There are over 325,000 current active-duty Navy servicemen and women. The inaugural Navy e-sports team commissioned earlier this year consists of 10 people. To qualify for the e-sports team, you must be at least an E-4, petty officer third class, a rank that takes on average two to three years to reach. One cannot join the Navy and immediately be on the e-sports team, but the Navy’s Twitch channel features a bio that reads, “Other people will tell you not to stay up all night staring at a screen. We’ll pay you to do it. Get a look at what life is like inside the uniform on the America’s [sic] Navy.”

Lara Bollinger, a public affairs officer with the Navy Recruiting Command, said in an e-mail that the bio is “a nod to the fact that when standing watch in various capacities on a ship (on the bridge, in the combat information center, etc.) a Sailor will be looking at various screens, (radar, sonar, navigation, etc…).”

Twitch does not consider military e-sports streams mature programming, so it does not require people to enter their age before viewing. One need only click a button acknowledging that the stream is intended for older viewers. With screen time spiking because of the pandemic, this presents a troubling dynamic.

“You can say what you want about people who serve in the military and what that says about them. I’m not saying they shouldn’t be able to play video games or e-sports, but I do think it’s more insidious to have the military using it as a recruiting tool for young, impressionable people,” Rod Breslau, an e-sports industry consultant and insider, said.

Hart Viges, a veteran, peace activist, and counter-recruiter in Austin, sets up information tables in schools and throughout his community to help kids understand that joining the military is not the only way to attain a more stable living situation or money for college. Recruitment rhetoric also ignores many of the risks of military life, especially the psychological complications of returning to the civilian world.

“They don’t talk about military sexual trauma. They don’t talk about the suicide rate. It’s mostly ‘We can pay for your school. You can serve your country,’” Viges said. “When I ask kids why they want to join, it’s either ‘I want to serve my nation’ or ‘I want to pay for college.’ I imagine recruiters feed off those two motivations the most.”

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The use of gamified war propaganda to play into that myth isn’t new for the US military. The Army developed its own game franchise, America’s Army, which it launched in 2002 at the height of the War on Terror and includes story lines and missions based on real-life skirmishes. Games like Call of Duty whitewash the horrors of war, sterilize the violence, and mask the trauma inflicted on everyone involved.

The e-sports industry has become overrun with military sponsorships and partnerships with different games, e-sports organizations, teams, and even some individual players. The Call of Duty League is sponsored by both the Army and the Air Force. The National Guard recently partnered with e-sports organization NRG.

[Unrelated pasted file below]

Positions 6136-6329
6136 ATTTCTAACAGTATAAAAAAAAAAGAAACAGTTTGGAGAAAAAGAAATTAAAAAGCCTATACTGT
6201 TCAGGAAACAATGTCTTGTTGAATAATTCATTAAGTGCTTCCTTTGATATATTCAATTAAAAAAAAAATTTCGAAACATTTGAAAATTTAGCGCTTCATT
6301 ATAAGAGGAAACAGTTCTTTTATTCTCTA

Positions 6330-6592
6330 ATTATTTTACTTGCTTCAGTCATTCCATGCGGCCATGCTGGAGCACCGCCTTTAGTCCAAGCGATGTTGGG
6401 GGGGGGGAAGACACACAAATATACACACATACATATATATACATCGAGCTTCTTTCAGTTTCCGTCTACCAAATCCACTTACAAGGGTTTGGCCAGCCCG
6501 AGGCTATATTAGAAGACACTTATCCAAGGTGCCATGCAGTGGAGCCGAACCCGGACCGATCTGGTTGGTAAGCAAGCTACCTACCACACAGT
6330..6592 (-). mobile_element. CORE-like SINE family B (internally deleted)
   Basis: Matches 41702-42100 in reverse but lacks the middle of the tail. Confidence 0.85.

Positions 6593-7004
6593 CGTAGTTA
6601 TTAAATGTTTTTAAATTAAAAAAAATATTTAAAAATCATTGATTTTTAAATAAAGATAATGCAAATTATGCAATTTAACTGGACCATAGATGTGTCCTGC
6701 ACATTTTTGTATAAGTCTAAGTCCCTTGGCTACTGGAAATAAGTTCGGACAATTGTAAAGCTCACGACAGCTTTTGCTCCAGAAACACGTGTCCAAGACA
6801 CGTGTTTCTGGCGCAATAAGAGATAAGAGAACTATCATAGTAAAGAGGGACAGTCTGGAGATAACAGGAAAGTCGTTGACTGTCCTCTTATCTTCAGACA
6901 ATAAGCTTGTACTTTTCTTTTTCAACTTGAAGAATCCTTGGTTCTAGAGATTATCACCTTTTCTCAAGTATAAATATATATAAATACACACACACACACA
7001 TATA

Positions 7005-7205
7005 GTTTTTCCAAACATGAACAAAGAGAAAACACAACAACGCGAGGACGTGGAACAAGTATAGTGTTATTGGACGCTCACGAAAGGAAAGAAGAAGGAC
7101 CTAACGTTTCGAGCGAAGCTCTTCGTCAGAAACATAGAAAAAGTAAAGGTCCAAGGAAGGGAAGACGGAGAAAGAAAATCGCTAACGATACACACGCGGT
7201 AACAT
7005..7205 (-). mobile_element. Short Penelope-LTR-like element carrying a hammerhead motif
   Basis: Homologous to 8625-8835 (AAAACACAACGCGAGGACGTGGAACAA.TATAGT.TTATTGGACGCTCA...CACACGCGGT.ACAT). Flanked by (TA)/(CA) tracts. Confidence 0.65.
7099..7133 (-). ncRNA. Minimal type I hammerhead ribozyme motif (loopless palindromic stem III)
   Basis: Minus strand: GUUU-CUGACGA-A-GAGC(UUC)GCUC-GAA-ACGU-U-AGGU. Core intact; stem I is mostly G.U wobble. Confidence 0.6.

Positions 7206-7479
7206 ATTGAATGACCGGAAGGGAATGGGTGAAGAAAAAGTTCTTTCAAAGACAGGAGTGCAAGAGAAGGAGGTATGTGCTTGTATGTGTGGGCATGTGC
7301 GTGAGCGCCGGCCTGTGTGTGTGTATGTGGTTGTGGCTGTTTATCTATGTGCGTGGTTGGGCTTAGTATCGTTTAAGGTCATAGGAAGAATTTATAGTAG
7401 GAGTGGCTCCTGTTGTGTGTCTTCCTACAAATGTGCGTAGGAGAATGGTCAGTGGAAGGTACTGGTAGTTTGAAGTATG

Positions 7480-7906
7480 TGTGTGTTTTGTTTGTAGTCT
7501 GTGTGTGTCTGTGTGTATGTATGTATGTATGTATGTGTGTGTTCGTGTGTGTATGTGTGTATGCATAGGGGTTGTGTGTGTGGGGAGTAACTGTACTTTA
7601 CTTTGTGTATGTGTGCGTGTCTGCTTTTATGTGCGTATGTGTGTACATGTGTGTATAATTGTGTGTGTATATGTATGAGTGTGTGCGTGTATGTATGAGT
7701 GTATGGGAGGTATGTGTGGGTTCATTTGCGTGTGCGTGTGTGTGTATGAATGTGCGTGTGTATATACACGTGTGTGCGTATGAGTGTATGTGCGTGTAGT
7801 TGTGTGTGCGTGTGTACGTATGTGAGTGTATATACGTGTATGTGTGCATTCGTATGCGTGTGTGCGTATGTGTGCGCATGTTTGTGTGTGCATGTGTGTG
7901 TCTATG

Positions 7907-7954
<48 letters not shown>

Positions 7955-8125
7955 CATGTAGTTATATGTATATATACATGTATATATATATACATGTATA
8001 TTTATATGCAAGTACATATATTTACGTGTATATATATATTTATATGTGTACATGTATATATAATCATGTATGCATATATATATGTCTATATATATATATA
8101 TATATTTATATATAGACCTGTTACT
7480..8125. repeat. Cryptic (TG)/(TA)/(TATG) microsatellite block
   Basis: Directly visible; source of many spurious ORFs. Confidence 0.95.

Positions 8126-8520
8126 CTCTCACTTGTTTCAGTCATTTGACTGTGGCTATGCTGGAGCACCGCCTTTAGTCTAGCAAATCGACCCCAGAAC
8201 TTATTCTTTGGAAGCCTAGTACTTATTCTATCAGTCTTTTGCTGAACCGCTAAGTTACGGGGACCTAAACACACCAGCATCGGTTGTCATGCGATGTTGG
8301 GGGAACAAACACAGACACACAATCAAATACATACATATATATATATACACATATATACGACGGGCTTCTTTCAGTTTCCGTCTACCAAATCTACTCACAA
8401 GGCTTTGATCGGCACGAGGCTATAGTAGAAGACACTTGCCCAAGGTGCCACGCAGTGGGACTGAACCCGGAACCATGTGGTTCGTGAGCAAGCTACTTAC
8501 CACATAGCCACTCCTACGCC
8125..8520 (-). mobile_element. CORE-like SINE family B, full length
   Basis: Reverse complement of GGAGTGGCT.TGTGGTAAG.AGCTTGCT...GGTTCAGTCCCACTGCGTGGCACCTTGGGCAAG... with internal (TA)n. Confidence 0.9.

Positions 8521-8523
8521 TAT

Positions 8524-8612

Instead of running a Super Bowl ad, the Navy opted to redirect those funds toward boosting its e-sports presence. The Navy sponsors ESLGaming and Fandom, two of the largest e-sports organizations in the world, as well as the e-sports team Evil Geniuses, which on Monday announced a larger collaborative effort with its military funder.

The Air Force, NRG, and Evil Geniuses declined to comment.

The Navy also has a partnership with Twitch that grants it prominent placement in the homepage carousel.

“Through our partnership with Twitch, the most popular e-sports streaming site, the Navy has immediate access to millions of 17-to-24-year-old e-sports enthusiasts on the platform to showcase a side of Navy life that viewers may not expect,” Bollinger said. “Viewers are asking our gamers insightful questions, and our gamers are effectively communicating that there is a place for everyone in the Navy.”

None of the military branches or Twitch would comment on paid promotion or how branches might qualify for prominent placement on Twitch’s homepage, an incredibly valuable position thanks to Twitch’s 15 million daily active users. Users recently expressed dismay last month when the Army’s channel was featured in the “Stream With Pride” category despite the military’s history of discriminating against the LGBT community.

But beyond the recruiting mechanism, these nationalistic e-sports efforts disregard the violence that the US military inflicts around the world.

“When tech and gaming platforms think of safety, they likely aren’t thinking about the very real violence predominately Muslim communities will face around the world as their platforms aid in military recruitment,” said Iram Ali, the interim director of campaigns at Kairos, a fellowship program that supports more diverse and equitable leadership in tech. “It was interesting to see Call of Duty want to express support for Black Lives Matter. But what active steps will the creators take to make sure the way the military preys on poor Black and brown kids in recruitment isn’t also happening with the help of their video game?”

This sentiment is complicated by the evolving nature of war, which makes gamers especially valuable. The military has long employed video-game-based training and was expanding its use even before the pandemic. Military personnel operate unmanned drones thousands of miles away using controllers that would be familiar to a serious gamer. A recent study showed that gamers may make better drone operators than even experienced pilots. With the military’s Twitch recruitment strategies, it’s easy to see the beginnings of an e-sports to drone operator pipeline.

“As we think about how automation and media are changing the way we fight wars, it’s concerning to think that children are being given the impression that the military is like a video game,” Hendrix said. “Whether it’s drones or killer robots, the last thing we need is less humanity in war.”

Jordan UhlTwitterJordan Uhl is a progressive activist living in Washington, D.C.